Nick Edmonds read Kaldor's "The New Monetarism" (1970) a month ago and put up a very nice succinct post on endogenous money.
The first point is that, for Kaldor, the question over the exogeneity or endogeneity of money is all about the causal relationship between money and nominal GDP. The new monetarists ... argued that there was a strong causal direction from changes in the money supply to changes in nominal GDP ...
Endogenous money in this context is a rejection of that causal direction. Money being endogenous means that it is changes in nominal GDP that cause changes in money or, alternatively, that changes in both are caused by some other factor.
I've talked about causality in the information transfer framework before, and I won't rehash that discussion except to say causality goes in both directions.
The other interesting item was the way Nick described Kaldor's view of endogenous money
As long as policy works to accommodate the demand for money, we might expect to see a perpetuation in the use of a particular medium - bank deposits, say - as the primary way of conducting exchange. ... But any stress on that relationship [between deposits and money] will simply mean that bank deposits will no longer function as money in the same way. The practice of settling accounts will adapt, so that we may need to revise our view of what money is.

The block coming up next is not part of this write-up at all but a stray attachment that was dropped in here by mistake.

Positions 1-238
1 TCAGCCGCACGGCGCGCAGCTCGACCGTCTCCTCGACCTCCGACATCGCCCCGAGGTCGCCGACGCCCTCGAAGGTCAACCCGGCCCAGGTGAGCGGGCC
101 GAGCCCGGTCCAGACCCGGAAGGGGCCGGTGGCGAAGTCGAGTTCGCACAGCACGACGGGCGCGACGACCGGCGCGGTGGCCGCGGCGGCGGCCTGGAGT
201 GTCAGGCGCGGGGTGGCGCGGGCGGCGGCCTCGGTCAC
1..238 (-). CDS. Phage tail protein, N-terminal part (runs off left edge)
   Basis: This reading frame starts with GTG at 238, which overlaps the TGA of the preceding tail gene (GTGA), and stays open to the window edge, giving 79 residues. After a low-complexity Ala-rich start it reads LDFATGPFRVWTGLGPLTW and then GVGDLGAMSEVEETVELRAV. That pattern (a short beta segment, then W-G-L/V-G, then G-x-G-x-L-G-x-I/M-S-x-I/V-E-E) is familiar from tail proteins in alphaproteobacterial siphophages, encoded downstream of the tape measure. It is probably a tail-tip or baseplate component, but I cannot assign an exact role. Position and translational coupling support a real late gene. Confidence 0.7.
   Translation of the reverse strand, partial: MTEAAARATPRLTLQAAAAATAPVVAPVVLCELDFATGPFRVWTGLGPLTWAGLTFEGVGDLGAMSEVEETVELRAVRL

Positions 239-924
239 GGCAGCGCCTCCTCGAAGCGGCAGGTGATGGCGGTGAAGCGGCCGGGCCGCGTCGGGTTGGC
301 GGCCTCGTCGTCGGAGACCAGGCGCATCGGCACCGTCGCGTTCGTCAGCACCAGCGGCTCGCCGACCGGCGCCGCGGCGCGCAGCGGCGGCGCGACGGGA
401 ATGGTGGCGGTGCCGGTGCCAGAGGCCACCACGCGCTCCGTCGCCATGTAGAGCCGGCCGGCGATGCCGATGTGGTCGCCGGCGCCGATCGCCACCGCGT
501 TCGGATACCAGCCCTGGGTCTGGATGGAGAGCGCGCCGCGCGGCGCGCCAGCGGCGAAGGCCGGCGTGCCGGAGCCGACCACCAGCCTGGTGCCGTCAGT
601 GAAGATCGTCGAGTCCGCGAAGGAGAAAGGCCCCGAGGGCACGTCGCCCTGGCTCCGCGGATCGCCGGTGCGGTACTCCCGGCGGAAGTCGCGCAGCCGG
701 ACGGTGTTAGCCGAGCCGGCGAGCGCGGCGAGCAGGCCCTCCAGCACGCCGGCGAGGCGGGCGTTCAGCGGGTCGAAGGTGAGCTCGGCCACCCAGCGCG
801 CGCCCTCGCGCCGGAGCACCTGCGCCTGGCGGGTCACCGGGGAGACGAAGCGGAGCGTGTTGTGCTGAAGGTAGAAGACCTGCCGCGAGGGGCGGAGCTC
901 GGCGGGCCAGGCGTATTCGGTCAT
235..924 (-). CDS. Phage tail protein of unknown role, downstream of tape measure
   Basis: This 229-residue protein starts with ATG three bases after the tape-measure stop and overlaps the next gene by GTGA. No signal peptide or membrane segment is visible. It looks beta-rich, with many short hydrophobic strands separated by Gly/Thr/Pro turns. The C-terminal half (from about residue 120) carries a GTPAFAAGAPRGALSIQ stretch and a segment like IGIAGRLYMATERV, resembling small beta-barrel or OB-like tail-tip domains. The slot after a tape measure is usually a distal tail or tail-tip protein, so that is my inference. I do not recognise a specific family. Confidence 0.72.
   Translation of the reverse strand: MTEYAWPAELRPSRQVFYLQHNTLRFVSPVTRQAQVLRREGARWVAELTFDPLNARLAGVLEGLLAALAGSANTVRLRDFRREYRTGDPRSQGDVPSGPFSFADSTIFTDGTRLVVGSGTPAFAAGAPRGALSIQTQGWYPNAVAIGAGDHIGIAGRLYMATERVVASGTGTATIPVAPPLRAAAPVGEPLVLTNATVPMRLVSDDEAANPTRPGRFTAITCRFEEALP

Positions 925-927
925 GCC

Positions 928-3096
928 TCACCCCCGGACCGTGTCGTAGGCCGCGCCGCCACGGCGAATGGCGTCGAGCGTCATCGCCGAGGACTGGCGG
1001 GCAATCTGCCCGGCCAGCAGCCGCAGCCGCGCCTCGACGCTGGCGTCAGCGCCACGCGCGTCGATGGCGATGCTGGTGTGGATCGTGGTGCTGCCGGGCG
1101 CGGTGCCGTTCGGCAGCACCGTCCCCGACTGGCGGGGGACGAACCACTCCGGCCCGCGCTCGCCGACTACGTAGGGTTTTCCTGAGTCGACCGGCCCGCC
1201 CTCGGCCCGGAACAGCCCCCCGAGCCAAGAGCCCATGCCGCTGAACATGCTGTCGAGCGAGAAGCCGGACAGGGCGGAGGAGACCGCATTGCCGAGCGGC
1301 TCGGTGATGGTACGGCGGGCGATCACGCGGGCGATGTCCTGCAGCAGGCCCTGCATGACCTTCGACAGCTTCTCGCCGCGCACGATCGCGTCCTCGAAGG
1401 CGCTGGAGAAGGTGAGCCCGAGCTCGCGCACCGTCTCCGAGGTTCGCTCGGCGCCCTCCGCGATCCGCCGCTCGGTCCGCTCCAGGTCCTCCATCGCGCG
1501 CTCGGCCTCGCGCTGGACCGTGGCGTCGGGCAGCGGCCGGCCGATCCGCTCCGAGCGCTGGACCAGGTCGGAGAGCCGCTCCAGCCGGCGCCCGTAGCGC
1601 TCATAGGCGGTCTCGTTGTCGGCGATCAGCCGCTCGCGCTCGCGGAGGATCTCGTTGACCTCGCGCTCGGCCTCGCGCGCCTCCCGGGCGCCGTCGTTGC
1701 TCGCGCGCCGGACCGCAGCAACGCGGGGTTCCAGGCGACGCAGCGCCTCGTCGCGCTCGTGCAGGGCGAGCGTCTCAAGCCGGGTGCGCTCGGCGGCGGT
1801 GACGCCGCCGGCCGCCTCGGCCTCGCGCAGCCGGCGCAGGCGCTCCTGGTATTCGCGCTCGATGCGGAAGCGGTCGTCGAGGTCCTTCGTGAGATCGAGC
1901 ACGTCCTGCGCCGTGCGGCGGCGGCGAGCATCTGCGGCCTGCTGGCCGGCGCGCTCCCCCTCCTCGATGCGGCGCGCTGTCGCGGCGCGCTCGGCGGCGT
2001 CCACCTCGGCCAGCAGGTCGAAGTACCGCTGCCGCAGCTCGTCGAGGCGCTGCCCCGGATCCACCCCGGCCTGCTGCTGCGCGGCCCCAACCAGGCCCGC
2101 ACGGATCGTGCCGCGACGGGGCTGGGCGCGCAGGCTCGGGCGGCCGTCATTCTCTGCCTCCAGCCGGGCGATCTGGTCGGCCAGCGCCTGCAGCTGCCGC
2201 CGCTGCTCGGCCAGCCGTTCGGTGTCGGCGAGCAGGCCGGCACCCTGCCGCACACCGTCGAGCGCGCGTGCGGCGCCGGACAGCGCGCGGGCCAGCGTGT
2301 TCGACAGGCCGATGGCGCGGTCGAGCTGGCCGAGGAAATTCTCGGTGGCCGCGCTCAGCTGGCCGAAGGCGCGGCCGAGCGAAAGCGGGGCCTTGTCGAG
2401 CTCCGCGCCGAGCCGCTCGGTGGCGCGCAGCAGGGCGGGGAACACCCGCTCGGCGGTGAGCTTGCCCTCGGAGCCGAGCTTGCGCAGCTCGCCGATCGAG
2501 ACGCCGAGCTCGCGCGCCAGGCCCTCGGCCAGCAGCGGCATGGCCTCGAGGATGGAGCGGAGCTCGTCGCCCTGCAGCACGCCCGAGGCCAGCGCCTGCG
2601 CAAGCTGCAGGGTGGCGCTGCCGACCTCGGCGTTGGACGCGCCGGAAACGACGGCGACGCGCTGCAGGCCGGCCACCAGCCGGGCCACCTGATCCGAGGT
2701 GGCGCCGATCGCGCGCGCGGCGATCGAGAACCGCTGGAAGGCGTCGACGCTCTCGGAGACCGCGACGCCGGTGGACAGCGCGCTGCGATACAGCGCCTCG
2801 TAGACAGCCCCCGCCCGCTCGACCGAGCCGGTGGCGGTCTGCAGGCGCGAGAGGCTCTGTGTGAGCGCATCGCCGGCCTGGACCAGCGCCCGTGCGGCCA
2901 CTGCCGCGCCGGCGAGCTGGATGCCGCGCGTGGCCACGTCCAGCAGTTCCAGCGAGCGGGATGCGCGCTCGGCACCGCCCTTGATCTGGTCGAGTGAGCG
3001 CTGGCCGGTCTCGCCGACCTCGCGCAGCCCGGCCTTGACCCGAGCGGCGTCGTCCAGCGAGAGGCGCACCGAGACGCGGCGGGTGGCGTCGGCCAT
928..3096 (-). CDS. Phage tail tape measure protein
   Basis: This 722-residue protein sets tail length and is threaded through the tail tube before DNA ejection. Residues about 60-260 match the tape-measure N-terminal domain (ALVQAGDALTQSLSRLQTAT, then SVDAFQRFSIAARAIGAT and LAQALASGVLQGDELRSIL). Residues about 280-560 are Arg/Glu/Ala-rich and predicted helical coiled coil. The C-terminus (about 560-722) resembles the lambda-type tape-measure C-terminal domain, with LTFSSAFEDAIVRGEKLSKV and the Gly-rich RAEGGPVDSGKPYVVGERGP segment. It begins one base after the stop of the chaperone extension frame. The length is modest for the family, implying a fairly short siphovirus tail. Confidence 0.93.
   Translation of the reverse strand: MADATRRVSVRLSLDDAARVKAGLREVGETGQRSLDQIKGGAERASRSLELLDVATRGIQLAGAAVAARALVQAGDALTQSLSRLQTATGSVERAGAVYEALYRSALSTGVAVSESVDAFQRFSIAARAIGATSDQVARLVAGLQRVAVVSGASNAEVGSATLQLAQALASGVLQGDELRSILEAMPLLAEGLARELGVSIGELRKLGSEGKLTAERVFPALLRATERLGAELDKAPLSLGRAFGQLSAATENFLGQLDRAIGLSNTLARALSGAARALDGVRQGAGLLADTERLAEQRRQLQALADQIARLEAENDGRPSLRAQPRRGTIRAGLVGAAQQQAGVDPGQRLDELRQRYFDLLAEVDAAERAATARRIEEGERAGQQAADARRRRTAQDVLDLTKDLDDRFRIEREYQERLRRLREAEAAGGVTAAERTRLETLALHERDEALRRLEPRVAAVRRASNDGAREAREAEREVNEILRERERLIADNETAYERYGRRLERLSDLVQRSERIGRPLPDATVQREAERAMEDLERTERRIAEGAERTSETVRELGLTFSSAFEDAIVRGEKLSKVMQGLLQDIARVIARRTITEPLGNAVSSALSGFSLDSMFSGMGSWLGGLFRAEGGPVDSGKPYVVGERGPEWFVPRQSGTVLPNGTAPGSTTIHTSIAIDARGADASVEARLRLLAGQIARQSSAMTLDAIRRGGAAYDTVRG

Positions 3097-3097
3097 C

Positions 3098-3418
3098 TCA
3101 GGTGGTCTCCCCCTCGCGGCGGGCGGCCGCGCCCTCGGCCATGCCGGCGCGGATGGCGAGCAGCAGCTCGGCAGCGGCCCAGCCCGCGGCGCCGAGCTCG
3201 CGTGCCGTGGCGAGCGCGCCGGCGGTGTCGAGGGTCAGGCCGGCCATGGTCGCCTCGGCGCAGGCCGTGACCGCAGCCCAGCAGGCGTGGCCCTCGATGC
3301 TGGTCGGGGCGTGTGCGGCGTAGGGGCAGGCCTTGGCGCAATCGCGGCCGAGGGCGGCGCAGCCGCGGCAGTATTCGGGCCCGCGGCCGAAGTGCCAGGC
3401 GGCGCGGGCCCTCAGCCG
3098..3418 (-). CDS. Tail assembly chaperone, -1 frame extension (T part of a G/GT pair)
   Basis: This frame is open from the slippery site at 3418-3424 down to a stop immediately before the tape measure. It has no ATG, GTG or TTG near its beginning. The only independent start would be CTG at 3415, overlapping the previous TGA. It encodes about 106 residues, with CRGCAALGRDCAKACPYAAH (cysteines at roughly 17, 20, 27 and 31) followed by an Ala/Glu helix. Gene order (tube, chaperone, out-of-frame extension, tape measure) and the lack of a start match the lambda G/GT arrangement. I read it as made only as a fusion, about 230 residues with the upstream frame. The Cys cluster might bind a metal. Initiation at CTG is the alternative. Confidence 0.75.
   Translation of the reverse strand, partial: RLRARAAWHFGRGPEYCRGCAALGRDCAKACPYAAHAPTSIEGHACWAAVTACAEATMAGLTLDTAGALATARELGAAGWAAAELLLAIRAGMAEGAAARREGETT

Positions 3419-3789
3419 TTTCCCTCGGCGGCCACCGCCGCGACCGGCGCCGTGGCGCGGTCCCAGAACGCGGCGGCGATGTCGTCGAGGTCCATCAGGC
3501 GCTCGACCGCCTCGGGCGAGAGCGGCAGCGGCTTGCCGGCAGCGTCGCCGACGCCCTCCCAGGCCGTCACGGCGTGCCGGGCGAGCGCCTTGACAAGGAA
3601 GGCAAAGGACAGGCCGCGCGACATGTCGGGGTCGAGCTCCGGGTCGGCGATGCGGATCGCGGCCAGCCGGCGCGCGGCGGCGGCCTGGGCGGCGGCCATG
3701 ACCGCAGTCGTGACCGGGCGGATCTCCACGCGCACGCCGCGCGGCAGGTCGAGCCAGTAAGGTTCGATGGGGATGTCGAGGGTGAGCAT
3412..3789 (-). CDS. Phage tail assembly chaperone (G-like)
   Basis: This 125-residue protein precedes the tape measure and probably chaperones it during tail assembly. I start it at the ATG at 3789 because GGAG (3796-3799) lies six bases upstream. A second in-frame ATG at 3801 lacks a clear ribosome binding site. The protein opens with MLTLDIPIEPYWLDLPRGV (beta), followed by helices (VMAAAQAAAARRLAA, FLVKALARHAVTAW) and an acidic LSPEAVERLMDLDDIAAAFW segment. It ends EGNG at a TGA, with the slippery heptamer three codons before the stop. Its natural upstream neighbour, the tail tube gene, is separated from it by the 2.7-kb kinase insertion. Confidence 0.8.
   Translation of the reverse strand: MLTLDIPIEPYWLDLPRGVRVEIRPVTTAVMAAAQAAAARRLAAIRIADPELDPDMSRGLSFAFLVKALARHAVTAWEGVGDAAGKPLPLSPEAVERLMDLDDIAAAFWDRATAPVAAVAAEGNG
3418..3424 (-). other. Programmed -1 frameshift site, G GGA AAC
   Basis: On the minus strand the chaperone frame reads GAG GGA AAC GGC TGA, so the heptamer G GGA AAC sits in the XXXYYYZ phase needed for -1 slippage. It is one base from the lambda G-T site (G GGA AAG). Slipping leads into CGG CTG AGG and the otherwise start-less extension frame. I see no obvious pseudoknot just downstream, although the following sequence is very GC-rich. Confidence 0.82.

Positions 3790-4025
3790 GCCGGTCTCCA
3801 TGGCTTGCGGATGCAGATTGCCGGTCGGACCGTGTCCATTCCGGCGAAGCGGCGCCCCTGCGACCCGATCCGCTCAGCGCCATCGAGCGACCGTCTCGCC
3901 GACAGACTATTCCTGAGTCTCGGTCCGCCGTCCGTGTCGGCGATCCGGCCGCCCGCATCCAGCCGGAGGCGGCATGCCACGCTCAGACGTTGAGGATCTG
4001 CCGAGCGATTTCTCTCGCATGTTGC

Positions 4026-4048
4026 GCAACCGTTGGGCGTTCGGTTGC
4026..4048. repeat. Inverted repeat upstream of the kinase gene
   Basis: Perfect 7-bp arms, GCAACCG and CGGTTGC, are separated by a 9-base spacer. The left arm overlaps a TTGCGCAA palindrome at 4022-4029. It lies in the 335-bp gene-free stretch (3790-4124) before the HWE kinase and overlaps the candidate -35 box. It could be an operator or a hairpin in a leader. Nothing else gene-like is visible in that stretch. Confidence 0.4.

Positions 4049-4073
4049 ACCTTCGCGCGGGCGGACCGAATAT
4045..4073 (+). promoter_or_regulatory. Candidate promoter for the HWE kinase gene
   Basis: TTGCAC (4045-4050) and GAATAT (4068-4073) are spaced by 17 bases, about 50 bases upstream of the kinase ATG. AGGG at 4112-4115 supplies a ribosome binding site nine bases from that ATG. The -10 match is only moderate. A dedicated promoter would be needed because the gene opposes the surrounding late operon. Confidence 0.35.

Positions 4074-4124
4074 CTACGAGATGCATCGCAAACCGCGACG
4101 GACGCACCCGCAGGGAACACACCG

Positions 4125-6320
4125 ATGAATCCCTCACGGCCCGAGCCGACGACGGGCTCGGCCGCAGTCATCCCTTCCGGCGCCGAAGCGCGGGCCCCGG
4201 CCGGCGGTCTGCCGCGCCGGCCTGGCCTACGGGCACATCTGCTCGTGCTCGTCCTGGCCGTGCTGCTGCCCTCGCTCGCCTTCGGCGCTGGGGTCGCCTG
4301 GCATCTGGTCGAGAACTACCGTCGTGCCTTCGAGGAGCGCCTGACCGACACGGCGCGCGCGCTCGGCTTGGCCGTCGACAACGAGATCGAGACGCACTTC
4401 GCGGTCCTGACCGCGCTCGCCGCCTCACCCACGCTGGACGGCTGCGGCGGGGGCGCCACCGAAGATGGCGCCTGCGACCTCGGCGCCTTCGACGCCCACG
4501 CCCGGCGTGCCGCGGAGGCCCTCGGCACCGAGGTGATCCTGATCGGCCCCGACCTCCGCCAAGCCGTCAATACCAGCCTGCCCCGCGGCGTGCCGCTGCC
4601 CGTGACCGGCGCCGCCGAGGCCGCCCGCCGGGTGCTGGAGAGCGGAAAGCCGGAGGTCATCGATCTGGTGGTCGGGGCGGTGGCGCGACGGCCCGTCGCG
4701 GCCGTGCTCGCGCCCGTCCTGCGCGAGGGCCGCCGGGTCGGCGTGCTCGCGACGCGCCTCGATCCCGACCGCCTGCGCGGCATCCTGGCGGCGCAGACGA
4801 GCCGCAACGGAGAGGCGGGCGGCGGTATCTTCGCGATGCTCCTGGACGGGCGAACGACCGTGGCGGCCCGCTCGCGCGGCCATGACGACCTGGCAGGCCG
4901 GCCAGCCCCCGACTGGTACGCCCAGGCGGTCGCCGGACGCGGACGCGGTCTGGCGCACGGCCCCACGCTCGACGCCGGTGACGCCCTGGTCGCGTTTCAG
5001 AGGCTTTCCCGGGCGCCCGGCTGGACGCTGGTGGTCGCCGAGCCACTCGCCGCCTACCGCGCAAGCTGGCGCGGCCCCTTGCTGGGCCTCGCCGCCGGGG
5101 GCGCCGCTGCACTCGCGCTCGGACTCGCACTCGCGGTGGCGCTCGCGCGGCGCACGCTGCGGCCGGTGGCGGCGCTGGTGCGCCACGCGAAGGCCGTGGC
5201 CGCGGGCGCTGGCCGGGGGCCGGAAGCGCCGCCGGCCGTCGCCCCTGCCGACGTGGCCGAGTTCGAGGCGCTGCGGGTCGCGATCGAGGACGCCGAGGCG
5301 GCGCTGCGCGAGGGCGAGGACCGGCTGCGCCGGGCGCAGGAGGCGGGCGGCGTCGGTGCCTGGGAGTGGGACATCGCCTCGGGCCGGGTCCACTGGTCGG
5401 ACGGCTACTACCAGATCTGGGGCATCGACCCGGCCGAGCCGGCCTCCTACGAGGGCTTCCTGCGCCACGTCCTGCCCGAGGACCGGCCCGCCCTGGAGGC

One interpretation of this (I'm not claiming this as original) is that we might have a hierarchy of things that operate as "money":
- physical currency
- central bank reserves
- bank deposits
- commercial paper
- ... etc
In times of economic boom, these things are endogenously created (pulled into existence by [an entropic] force of economic necessity). The lower on the list, the more endogenous they are. When we are hit by an economic shock stress on the system causes these relationships to break, one by one. And one by one they stop being (endogenous) money. In the financial crisis of 2008, commercial paper stopped being endogenous money.
Additionally, a central bank attempting to conduct monetary policy by targeting e.g. M2 can stress the relationship between money and deposits causing it to behave differently (which Nick reminds us is similar to the Lucas critique argument).
This brings us to an interpretation of the NGDP-M0 path as representing a "typical" amount of endogenous money that is best measured relative to M0. Call it α M0 (implicitly defined by the gray path in the graph below). At times, the economy rises above this value (NGDP creating 'money' e.g. as deposits via loans, as well as other things being taken as money like commercial paper). When endogenous money is above the "typical" value α M0, there is a greater chance it will fall (the hierarchy of things that operate as money start to fall apart when their relationship is stressed).
Another way to put this is that the NGDP-M0 path represents the steady state (or vacuum solution in particle physics) and fluctuations in endogenous money are the theory of fluctuations from the NGDP-M0 path. The theory of those endogenous fluctuations aren't necessarily causal from M2 to NGDP; however the NGDP-M0 relationship is causal both ways (in the information transfer picture).
At a fundamental level, the theory of endogenous fluctuations is a theory of non-ideal information transfer -- a theory of deviations from the NGDP-M0 path in both directions (see the bottom of this post).